Friday, November 24, 2006

Worker Granted Relief where Representative Fails to File WSIB Appeal within Time Limits

If you have been left high and dry by some unsavory representative and you have missed your limitation periods there have been recent developments at the Tribunal which may benefit you.

The Tribunal has allowed a reconsideration of a decision that denied the worker’s request for a time limit extension to appeal an ARO decision. The reconsideration was granted largely because of the egregious conduct of his former representatives, both of whom were fee-for-service consultants.

The second representative took 18 months to make the application for a time limit extension to the Tribunal. The Tribunal denied thsi request on the basis that poor representation is not a ground on its own to grant a time extension unless there were some other exceptional circumstances. The worker had not acted diligently in pursuing the matter, given that the time limit extension request was dated March 16, 2001 and the expired time limit was December 29, 1998.

The worker retained a lawyer and asked for a reconsideration of this decision based on an affidavit of his intent to appeal from the ARO decision within the 6 month time limit. This new evidence was found credible and a new hearing was ordered.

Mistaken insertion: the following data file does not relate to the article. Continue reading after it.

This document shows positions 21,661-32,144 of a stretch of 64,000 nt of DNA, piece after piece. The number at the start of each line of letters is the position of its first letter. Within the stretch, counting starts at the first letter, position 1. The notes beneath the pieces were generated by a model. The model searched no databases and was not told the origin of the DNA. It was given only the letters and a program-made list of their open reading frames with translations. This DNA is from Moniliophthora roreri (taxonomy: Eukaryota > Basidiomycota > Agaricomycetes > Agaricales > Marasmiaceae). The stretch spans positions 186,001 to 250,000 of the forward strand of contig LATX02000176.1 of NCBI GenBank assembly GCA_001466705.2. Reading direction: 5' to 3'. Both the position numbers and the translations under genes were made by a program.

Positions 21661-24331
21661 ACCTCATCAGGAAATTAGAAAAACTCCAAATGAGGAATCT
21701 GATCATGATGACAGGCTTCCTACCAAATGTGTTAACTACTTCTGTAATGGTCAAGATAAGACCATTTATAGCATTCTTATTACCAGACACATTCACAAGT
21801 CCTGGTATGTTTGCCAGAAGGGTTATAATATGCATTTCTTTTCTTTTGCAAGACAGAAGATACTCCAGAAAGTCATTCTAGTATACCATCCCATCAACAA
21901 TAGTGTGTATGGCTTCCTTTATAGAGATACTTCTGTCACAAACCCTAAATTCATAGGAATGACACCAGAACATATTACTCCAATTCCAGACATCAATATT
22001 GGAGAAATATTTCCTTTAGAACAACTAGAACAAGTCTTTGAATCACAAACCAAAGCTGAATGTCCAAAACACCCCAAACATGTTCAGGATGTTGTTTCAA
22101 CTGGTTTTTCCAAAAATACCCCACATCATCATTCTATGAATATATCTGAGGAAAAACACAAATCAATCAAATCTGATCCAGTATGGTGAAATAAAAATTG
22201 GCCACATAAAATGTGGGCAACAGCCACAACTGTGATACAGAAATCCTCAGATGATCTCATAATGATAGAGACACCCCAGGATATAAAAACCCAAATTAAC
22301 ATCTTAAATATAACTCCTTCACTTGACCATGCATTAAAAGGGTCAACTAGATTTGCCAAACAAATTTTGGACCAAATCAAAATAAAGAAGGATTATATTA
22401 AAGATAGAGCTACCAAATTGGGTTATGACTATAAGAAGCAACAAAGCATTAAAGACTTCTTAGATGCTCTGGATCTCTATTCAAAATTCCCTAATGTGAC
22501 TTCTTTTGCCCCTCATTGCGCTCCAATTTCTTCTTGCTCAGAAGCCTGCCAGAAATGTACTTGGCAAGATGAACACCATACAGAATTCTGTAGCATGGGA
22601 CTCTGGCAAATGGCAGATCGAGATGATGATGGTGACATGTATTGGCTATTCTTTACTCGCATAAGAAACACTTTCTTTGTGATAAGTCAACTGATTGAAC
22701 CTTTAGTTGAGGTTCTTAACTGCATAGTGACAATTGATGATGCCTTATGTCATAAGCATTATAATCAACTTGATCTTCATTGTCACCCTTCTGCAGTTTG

Based on the new information presented the Tribunal concluded that the first representative had actively misrepresented to the worker and the second representative had failed to implement the worker’s instruction to file a time extension application in a timely manner, either through her negligence or her misunderstanding.

This approach is consistent with other Tribunal decisions that found “that where a representative through active misrepresentation or some other misleading conduct has actually thwarted a worker’s efforts to pursue his or her appeal, the worker’s request for a time extension should be granted” So long as the worker acted diligently “in the context of what could be reasonably expected of an unsophisticated person with a limited education, limited understanding of the appeals process and very little ability to communicate in the English language” a extension should be given. In addition, the employer's interest must be examined and whether they would be prejudiced if the time extension were allowed. As well, the Tribunal looks at whether the case is so old that it cannot be adjudicated on its merits. Where these criteria have been met then an extension of time has been granted.

If you are in this situation be sure to contact a lawyer.

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